SCARBOROUGH: But do you think he's qualified? And do you think he's able to deliver on the things he's promising to all these Democratic voters?

CLINTON: Well, let me keep it this way, Joe. I think that what he's been saying about the core issue in his whole campaign doesn't seem to be rooted in an understanding of either the law or the practical ways you obtain something done. And I'll leave it to voters to determine who of us can do the work that the country needs, who can do all aspects of the job, both on the economic domestic issues and on national security and foreign policy.

And two, some of the things that he said makes Clinton unqualified to be president -- having a Super PAC, raising money from Wall Street, supporting trade agreements -- would also disqualify President Obama. There is number doubt that Sanders and his campaign have been facing additional scrutiny and heat, even after their large win in Wisconsin. But saying in response that Clinton is unqualified (for the same things that about ninety-five percent of Democratic politicians do) seems related to a George Constanza moment when you realize that the insult you intended doesn't go over that well.

Given the escalation in the Democratic race, Sanders and his campaign have a question to ask themselves: What's their campaign about -- the ideas they wish to push, or capturing the Democratic nomination? Because right now, they're not winning on either front. Sanders is significantly behind in the delegate race, and the ideas he might wish to discuss are presently getting buried in this war of words. As our colleague John Harwood puts it, "[It] seems as if Team Sanders has gotten itself stuck in no-man'south land between message campaign and genuine threat for nomination." Both campaigns are clearly frustrated right now -- Team Clinton got blown out in Wisconsin; Team Sanders, even after their win, realizes the math isn't in its favor. And it'south showing.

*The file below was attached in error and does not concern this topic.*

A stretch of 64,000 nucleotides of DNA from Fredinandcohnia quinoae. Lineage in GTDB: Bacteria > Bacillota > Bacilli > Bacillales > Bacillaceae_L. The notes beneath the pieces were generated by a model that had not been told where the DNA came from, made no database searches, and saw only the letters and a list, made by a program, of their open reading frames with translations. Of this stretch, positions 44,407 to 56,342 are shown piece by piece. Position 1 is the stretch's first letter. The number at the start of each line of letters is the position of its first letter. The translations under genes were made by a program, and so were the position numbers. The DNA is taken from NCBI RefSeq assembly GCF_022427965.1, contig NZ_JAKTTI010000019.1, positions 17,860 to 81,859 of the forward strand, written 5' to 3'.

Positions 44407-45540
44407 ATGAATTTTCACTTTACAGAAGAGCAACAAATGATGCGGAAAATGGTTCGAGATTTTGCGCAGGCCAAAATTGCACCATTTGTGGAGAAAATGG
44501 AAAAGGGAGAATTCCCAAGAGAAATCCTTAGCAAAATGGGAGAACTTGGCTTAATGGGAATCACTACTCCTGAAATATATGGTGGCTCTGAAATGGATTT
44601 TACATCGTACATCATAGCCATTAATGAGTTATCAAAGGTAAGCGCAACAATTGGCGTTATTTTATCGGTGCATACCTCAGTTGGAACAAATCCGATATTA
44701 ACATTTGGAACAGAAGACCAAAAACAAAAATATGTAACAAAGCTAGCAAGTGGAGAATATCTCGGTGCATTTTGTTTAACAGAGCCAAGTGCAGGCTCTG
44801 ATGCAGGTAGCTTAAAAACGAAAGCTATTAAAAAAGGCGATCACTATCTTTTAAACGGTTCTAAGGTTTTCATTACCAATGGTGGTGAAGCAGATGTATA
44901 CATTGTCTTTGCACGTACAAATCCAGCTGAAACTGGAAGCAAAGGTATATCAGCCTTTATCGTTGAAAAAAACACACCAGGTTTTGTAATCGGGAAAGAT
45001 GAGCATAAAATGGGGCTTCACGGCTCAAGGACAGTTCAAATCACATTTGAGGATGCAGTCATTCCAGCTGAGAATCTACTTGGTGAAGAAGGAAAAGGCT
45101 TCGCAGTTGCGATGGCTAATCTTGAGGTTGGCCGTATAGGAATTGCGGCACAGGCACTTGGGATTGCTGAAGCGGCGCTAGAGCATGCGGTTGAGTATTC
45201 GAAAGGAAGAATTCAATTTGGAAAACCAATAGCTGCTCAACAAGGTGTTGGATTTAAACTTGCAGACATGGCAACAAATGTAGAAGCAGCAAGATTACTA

In pledged delegates, Clinton holds a 246-delegate lead over Sanders (with WA state delegates still to be allocated)

In overall delegates (including superdelegates), Clinton holds a 673-delegate lead over Sanders

Clinton should win thirty-three percent of remaining delegates to hit 2.383 magic number